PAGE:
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High performance, cross-platform media streaming with libvlc and Chromecast

mfkl profile image mfkl Originally published at mfkl.github.io ・3 min read

With the release of libvlc 3.0, casting your media to your TV is finally possible with libvlc (and the VLC apps). In this post, I will show you how to cast a media using LibVLCSharp, in a cross-platform way.

But before I do so, there are a few prerequisites that you should know regarding VLC's Chromecast module, as it is a bit special. To quote Geoffrey Metais, the Android VLC port maintainer:

[...] VLC is 100% Open Source and Chromecast SDK isn’t: We had to develop our very own Chromecast stack by ourselves. This is also why there is no voice actions for VLC (except with Android Auto), we cannot use Google Play Services.

Furthermore, Chromecast is not designed to play local video files: When you watch a Youtube video, your phone is just a remote controller, nothing more. Chromecast streams the video from youtube.com.
That’s where it becomes complicated, Chromecast only supports very few codecs number, let’s say h264. Google ensures that your video is encoded in h264 format on youtube.com, so streaming is simple.
With VLC, you have media of any format. So VLC has to be a http server like youtube.com, and provide the video in a Chromecast compatible format. And of course in real time, which is challenging on Android because phones are less powerful than computers [...].

Note: if you want to have a look at how it works under the hood, here is a good place to start.

So I can cast my DVDs to my Chromecast, that's cool... but how do I make use of this from .NET, on any platform?

Let's have a look at the code.

The first step is to find a Chromecast on our local network.

void DiscoverChromecasts()
{
    // load native libvlc libraries
    Core.Initialize();

    // create core libvlc object
    _libVLC = new LibVLC();

    // create a renderer discoverer
    _rendererDiscoverer = new RendererDiscoverer(_libVLC);

    // register callback when a new renderer is found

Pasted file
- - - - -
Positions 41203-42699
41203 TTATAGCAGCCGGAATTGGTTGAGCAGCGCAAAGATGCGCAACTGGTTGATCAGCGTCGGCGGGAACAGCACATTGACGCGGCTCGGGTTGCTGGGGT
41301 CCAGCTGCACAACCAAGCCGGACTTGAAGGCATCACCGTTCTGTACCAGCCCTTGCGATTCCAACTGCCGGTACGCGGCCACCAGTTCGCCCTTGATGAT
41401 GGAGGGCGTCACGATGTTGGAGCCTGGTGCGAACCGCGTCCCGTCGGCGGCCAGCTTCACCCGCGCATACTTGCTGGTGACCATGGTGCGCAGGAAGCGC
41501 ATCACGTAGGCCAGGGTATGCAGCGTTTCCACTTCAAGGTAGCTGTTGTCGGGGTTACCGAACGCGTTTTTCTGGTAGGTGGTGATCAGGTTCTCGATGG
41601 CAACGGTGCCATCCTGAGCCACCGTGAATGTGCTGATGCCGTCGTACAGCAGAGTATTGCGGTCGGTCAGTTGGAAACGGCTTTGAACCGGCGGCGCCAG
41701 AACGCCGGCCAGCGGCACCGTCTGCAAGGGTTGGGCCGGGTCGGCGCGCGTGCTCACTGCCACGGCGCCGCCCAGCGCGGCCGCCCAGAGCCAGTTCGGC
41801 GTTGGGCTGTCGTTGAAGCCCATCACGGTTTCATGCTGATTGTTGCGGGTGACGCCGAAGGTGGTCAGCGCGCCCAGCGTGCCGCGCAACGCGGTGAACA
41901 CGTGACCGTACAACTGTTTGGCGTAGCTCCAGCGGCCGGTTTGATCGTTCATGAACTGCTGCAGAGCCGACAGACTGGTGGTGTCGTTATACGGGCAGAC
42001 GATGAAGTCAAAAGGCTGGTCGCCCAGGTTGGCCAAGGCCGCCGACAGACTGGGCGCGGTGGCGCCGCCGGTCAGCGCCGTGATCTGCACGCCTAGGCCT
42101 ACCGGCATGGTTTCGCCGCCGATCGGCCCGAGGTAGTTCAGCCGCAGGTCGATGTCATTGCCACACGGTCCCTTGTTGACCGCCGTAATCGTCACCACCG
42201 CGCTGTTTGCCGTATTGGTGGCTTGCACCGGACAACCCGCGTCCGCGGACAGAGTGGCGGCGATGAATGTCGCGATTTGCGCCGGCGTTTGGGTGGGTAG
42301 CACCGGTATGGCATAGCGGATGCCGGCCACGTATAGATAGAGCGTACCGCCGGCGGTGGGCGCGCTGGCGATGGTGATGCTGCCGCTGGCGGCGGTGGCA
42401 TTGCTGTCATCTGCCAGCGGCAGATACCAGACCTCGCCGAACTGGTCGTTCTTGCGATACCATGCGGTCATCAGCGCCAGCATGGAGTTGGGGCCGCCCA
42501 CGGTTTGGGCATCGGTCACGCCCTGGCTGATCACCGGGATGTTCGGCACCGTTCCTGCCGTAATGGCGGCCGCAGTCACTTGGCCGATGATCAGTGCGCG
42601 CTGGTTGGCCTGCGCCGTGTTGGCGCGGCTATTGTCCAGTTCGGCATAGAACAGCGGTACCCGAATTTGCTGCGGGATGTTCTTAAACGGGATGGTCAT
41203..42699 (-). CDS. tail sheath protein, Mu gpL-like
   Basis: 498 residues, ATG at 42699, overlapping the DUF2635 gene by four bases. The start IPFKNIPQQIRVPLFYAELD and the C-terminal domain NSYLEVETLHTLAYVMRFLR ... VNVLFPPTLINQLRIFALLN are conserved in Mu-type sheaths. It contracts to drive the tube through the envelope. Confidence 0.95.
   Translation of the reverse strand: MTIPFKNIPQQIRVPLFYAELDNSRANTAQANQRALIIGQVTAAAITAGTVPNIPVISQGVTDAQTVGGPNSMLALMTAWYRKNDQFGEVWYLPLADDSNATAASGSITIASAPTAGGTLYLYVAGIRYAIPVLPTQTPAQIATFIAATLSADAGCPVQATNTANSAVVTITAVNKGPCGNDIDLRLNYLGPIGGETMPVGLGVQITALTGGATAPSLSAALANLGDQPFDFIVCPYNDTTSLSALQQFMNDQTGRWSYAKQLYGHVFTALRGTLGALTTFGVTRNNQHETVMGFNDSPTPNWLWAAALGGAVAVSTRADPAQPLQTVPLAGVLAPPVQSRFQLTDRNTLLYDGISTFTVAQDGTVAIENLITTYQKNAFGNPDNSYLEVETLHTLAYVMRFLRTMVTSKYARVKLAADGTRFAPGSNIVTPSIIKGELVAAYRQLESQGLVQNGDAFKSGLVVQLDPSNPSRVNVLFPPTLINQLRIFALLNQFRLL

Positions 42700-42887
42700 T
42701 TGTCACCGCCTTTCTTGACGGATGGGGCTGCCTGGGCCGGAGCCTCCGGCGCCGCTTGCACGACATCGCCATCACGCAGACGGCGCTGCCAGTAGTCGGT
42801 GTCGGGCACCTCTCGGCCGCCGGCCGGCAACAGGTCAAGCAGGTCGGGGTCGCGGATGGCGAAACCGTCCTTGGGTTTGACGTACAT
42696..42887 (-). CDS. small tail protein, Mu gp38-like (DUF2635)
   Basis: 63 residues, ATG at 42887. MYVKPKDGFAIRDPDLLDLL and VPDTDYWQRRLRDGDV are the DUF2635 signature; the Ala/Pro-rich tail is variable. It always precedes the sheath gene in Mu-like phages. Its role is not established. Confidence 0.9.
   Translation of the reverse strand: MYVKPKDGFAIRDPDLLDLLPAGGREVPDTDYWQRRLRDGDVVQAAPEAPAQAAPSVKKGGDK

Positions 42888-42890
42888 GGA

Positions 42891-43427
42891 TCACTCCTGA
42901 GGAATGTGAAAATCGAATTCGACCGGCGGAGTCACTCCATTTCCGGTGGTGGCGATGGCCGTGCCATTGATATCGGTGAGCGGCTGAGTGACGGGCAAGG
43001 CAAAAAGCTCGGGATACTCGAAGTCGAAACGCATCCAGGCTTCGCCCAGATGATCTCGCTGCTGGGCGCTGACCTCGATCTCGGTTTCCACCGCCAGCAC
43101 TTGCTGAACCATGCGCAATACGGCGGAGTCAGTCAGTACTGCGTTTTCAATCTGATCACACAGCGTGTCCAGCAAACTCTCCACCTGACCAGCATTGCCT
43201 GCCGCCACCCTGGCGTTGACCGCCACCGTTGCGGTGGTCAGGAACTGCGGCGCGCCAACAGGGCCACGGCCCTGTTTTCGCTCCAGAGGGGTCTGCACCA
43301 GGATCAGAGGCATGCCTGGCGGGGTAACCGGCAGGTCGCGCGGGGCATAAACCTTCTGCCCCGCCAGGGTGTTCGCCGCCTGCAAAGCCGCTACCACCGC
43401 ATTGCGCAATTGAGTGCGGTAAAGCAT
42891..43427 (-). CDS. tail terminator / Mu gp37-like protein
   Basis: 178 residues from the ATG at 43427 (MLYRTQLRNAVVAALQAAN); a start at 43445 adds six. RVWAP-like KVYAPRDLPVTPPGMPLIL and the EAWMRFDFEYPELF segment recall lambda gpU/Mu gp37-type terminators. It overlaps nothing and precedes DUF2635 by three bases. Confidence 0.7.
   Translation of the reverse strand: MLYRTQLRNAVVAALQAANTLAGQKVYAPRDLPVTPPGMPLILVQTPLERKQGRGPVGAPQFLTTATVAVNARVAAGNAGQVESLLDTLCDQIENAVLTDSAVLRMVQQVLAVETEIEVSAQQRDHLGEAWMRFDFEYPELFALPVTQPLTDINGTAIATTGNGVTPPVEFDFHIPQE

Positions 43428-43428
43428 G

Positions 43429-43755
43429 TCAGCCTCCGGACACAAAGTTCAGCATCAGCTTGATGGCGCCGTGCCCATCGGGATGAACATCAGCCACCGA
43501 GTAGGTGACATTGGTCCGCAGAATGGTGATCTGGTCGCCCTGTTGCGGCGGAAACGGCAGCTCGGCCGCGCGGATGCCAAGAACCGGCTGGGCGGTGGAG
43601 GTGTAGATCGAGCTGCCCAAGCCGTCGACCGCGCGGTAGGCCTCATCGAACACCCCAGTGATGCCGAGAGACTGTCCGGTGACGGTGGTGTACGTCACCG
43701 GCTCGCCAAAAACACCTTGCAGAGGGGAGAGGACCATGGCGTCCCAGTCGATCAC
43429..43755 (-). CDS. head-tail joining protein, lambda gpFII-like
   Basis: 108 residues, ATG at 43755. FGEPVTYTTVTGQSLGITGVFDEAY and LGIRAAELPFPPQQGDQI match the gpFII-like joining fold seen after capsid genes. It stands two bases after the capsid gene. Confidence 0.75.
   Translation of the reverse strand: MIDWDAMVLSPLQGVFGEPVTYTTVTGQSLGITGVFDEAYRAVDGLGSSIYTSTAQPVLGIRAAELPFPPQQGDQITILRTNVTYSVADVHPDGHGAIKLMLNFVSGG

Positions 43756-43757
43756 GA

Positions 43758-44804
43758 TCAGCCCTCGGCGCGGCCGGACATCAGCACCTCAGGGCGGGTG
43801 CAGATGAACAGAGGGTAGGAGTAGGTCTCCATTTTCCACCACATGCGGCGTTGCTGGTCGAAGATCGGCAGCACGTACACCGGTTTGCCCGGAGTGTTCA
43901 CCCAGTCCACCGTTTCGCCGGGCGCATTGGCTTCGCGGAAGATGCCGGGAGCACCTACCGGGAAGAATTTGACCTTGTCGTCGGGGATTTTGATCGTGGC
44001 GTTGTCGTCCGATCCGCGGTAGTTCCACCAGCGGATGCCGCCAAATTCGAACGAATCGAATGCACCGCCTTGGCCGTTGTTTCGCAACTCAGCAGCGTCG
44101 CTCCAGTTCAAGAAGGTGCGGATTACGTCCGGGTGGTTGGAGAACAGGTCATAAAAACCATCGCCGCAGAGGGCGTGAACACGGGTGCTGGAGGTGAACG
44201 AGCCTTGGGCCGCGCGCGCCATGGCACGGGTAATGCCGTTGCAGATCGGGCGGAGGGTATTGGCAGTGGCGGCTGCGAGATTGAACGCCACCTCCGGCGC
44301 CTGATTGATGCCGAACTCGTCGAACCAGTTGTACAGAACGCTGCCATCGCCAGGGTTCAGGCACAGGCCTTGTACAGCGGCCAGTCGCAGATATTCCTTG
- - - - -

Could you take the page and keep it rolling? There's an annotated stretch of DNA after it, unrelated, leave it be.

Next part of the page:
_rendererDiscoverer.ItemAdded += RendererDiscoverer_ItemAdded;

    // start discovery on the local network
    _rendererDiscoverer.Start();
}
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So when a new RendererItem (typically a chromecast, or other distant renderers) has been discovered, the ItemAdded event is raised.

void RendererDiscoverer_ItemAdded(object sender, RendererDiscovererItemAddedEventArgs e)
{
    WriteLine($"New item discovered: {e.RendererItem.Name} of type {e.RendererItem.Type}");

    if (e.RendererItem.CanRenderVideo)
        WriteLine("Can render video");
    if (e.RendererItem.CanRenderAudio)
        WriteLine("Can render audio");

    // add newly found renderer item to local collection
    _rendererItems.Add(e.RendererItem);
}
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We will now start casting a media. In this example, I will use a HTTP URL, but of course local content works as well (using a crossplatform native file picker, for instance).

void StartCasting()
{
    // create a media
    var media = new Media(_libVLC,
        "http://www.quirksmode.org/html5/videos/big_buck_bunny.mp4",
        Media.FromType.FromLocation);

    // create the mediaplayer
    _mediaPlayer = new MediaPlayer(_libVLC);

    // set the first discovered renderer item (chromecast) on the mediaplayer
    // if you set it to null, it will start to render normally (i.e. locally) again
    _mediaPlayer.SetRenderer(_rendererItems.First());

    // start the playback
    _mediaPlayer.Play(media);
}
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The full sample is available on the VideoLAN GitLab.

It is currently implemented for both iOS and Android using Xamarin.Forms. It will however work on any platform supported by libvlc and Mono/.NET.

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